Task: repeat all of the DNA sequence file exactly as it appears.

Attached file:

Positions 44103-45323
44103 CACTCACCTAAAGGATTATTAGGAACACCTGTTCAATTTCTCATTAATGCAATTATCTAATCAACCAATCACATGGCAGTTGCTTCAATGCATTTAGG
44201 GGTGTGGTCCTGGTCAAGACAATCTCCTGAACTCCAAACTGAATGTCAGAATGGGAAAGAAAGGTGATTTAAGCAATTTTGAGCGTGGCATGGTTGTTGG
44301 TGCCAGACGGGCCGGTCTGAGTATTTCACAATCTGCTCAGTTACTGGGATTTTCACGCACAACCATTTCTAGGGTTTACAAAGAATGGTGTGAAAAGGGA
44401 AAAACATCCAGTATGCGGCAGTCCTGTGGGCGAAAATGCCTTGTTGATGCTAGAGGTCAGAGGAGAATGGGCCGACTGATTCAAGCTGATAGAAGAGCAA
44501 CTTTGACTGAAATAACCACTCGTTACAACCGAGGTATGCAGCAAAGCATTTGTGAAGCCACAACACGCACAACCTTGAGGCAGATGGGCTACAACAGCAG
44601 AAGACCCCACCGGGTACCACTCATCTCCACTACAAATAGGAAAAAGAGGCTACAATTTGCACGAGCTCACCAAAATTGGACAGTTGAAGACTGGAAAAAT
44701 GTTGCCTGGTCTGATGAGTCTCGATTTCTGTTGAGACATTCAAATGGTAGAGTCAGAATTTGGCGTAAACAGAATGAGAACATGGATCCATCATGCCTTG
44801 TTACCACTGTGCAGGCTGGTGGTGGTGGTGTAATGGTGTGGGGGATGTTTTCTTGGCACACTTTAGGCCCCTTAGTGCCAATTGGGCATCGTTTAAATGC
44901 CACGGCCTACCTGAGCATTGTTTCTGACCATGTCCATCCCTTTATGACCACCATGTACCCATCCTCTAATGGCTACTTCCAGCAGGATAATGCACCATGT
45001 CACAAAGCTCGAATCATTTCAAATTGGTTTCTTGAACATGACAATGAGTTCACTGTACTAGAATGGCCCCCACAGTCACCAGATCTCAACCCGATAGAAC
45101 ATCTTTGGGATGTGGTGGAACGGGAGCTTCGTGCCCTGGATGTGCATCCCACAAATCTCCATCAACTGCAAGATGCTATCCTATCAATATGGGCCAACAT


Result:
Positions 44103-45323
44103 CACTCACCTAAAGGATTATTAGGAACACCTGTTCAATTTCTCATTAATGCAATTATCTAATCAACCAATCACATGGCAGTTGCTTCAATGCATTTAGG
44201 GGTGTGGTCCTGGTCAAGACAATCTCCTGAACTCCAAACTGAATGTCAGAATGGGAAAGAAAGGTGATTTAAGCAATTTTGAGCGTGGCATGGTTGTTGG
44301 TGCCAGACGGGCCGGTCTGAGTATTTCACAATCTGCTCAGTTACTGGGATTTTCACGCACAACCATTTCTAGGGTTTACAAAGAATGGTGTGAAAAGGGA
44401 AAAACATCCAGTATGCGGCAGTCCTGTGGGCGAAAATGCCTTGTTGATGCTAGAGGTCAGAGGAGAATGGGCCGACTGATTCAAGCTGATAGAAGAGCAA
44501 CTTTGACTGAAATAACCACTCGTTACAACCGAGGTATGCAGCAAAGCATTTGTGAAGCCACAACACGCACAACCTTGAGGCAGATGGGCTACAACAGCAG
44601 AAGACCCCACCGGGTACCACTCATCTCCACTACAAATAGGAAAAAGAGGCTACAATTTGCACGAGCTCACCAAAATTGGACAGTTGAAGACTGGAAAAAT
44701 GTTGCCTGGTCTGATGAGTCTCGATTTCTGTTGAGACATTCAAATGGTAGAGTCAGAATTTGGCGTAAACAGAATGAGAACATGGATCCATCATGCCTTG
44801 TTACCACTGTGCAGGCTGGTGGTGGTGGTGTAATGGTGTGGGGGATGTTTTCTTGGCACACTTTAGGCCCCTTAGTGCCAATTGGGCATCGTTTAAATGC
44901 CACGGCCTACCTGAGCATTGTTTCTGACCATGTCCATCCCTTTATGACCACCATGTACCCATCCTCTAATGGCTACTTCCAGCAGGATAATGCACCATGT
45001 CACAAAGCTCGAATCATTTCAAATTGGTTTCTTGAACATGACAATGAGTTCACTGTACTAGAATGGCCCCCACAGTCACCAGATCTCAACCCGATAGAAC
45101 ATCTTTGGGATGTGGTGGAACGGGAGCTTCGTGCCCTGGATGTGCATCCCACAAATCTCCATCAACTGCAAGATGCTATCCTATCAATATGGGCCAACAT